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Call for an international week of action against Ryanair

The Ryanair Don't Care campaign, supported by Liverpool Solidarity Federation, is calling for an international week of action against exploitation and recruitment-scamming by Ryanair starting on March 12th 2012.

The Ryanair Don't Care Campaign was started by John Foley when his daughter was sacked as a flight attendant mid-flight and abandoned abroad, penniless. This would lead to the exposure of a cynical and highly exploitative recruitment scam by the airline.

Revolution in Egypt: Interview with an Egyptian anarcho-syndicalist

In the following conversation, Jano Charbel, a labor journalist in Cairo who defines himself as anarcho-syndicalist, talks about the character of the revolution in Egypt, the recent history of workers' struggles, the role of Islamists and unions, gender relations and the perspectives of struggles.

Download a PDF of the interview here.

The interview was conducted by two friends of the classless society in Cairo in spring 2011.

Updates on the situation in Egypt can be found on Charbel's blog.

No more war

Imperialism is back with a vengeance. Before the brutal war against Iraq was even over, the US began issuing threats against Syria - clearly, the US government will not rest until the whole of the Gulf region along with its oil is under American control.

Day of action against Starbucks

On 5th July this year, members of Solidarity Federation joined a day of action against Starbucks, after the coffee chain fired a CNT member in Spain and an Industrial Workers of the World organiser in Grand Rapids, USA. The action was called by the International Workers Association, (of which SolFed and CNT are affiliates) and the IWW.

Day of action for sacked Peruvian garment workers

Members of Liverpool Solidarity Federation have held an informational picket outside Zara, in Liverpool One, and handed out leaflets to customers, staff, and passers-by.

Despite some attention from security guards, who informed us we couldn’t operate on private property, we were able to hand out all our leaflets and our action was generally well received. One woman even came over as we were packing away to inquire what we were up to, and offered her support when we explained what we had been doing and why.

This was part of international solidarity actions supported by the International Workers Association (IWA) for workers in Peru, in response to the sacking of 35 trade unionists. The union members were working in a factory for ‘Topy Top’, one of the major suppliers to high street store Zara, and also a supplier for Gap.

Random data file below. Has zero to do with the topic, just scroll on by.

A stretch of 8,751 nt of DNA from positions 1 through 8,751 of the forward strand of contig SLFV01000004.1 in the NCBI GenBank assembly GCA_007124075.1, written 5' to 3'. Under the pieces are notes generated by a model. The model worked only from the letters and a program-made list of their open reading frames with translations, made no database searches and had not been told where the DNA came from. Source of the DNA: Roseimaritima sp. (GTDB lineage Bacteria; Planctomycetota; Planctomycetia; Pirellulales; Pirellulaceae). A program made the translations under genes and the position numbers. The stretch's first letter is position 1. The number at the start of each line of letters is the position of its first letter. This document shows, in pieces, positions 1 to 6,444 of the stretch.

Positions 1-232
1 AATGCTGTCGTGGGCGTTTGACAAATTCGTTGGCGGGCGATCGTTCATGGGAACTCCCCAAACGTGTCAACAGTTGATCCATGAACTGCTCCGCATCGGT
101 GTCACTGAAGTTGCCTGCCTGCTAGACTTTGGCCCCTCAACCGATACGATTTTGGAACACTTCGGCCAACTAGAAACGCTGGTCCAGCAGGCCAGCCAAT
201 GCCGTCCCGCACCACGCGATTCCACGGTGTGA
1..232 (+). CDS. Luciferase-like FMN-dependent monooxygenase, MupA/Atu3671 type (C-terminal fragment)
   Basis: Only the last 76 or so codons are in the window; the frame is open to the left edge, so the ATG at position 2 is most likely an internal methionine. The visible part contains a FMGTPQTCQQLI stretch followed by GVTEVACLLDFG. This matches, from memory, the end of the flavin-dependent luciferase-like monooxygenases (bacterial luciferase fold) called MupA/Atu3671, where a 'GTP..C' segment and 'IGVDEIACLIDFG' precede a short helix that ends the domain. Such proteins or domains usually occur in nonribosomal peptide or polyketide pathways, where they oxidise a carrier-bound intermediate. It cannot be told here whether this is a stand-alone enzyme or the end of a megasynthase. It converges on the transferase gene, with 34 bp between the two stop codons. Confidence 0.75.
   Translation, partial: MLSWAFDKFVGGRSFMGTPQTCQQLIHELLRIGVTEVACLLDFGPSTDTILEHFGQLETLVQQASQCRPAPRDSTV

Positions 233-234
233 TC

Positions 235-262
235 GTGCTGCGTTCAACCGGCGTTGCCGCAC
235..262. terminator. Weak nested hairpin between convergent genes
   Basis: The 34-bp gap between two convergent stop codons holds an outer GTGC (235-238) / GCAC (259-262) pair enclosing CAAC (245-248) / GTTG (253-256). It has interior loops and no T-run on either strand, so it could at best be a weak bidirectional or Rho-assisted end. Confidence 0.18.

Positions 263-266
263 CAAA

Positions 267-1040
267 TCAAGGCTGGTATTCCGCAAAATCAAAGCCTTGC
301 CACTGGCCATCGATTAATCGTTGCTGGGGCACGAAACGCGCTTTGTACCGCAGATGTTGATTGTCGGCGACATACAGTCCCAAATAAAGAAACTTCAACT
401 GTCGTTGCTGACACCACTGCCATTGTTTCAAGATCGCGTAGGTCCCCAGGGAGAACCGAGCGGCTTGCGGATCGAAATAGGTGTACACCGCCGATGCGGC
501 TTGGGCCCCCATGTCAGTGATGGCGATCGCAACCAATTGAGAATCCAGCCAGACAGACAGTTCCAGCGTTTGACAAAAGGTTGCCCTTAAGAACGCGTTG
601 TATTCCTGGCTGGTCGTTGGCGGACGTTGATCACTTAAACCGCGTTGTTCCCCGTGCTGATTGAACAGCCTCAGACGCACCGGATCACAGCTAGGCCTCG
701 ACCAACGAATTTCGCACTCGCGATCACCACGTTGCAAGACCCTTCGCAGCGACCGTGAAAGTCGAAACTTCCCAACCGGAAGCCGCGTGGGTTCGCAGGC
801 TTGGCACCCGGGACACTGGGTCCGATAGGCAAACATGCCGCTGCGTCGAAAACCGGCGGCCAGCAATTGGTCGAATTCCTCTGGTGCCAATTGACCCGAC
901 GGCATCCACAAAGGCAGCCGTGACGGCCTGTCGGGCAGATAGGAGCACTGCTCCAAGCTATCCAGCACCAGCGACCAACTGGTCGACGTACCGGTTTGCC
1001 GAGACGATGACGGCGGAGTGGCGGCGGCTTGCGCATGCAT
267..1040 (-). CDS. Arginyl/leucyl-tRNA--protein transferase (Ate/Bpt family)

Guadeloupe: Revolt in the Caribbean

On January 20th a general strike was declared on the Caribbean island of Guadeloupe over rising living costs, ending in early March and achieving an agreed $250 wage rise for all workers. Forty seven trade unions, associations and political parties under the umbrella organisation LKP (Committee against Extreme Exploita-tion – Lyiannaj Kont Pwofitasyion in Guadelou-pean Creole French) brought all economic activity to a standstill.

Although Guadeloupe is officially part of the French Republic, the traditional labour organisations in metropolitan France isolated and ignored the struggle and media coverage was rare and superficial.

Spain: CNT Takes on Robber Boss

Following the current fashion, José Velas-co, boss at magazine publisher, Onis Comunica-ción, is using the economic crisis as an excuse to rob workers. The company is chaotically managed, so much so that suspension of wage payments is a specialism for Velasco and his associates. Indeed Onis was set up to take over titles from another of their publishing ventures which had hit similar problems, with similar attempts to cheat workers out of their pay.

Velasco and co. are hoping the state will save them money, by paying Onis workers (part of) what they’re owed from the Salary Guarantee Fund. They’ve certainly shown no desire to negotiate a solution.

Argentina: Factory Occupation

On February 3rd the workers at the San Andres dough maker, Disco de Oro, occupied their workplace. The bosses had brought the factory to bankruptcy by using it to back up various financial and commercial machinations. In addition to these debts and the factory’s utility debts, workers had gone without pay as well as social and medical insurance contributions for five months. To prevent the owners selling off machinery, the workers decided to occupy the plant to save it.

Disco de Oro has restarted production and now operates on an anti-authoritarian basis, without bureaucrats and bosses, as a workers’ cooperative. All decisions are taken in a general assembly of workers.

Killing for Profit

The 2008 Annual Survey of Trade Union Rights is frightening reading. The report documents the murders of 76 trade unionists around the world. By far the most dangerous place for trade unionists remains Columbia where approximately one trade unionist was slaughtered each week. The second most murderous state was Guatemala, where nine trade unionists were killed. Four were killed in both Venezuela and the Philippines, three in Honduras, two in Nepal and one each in Iraq, Nigeria, Panama, Tunisia and Zimbabwe.


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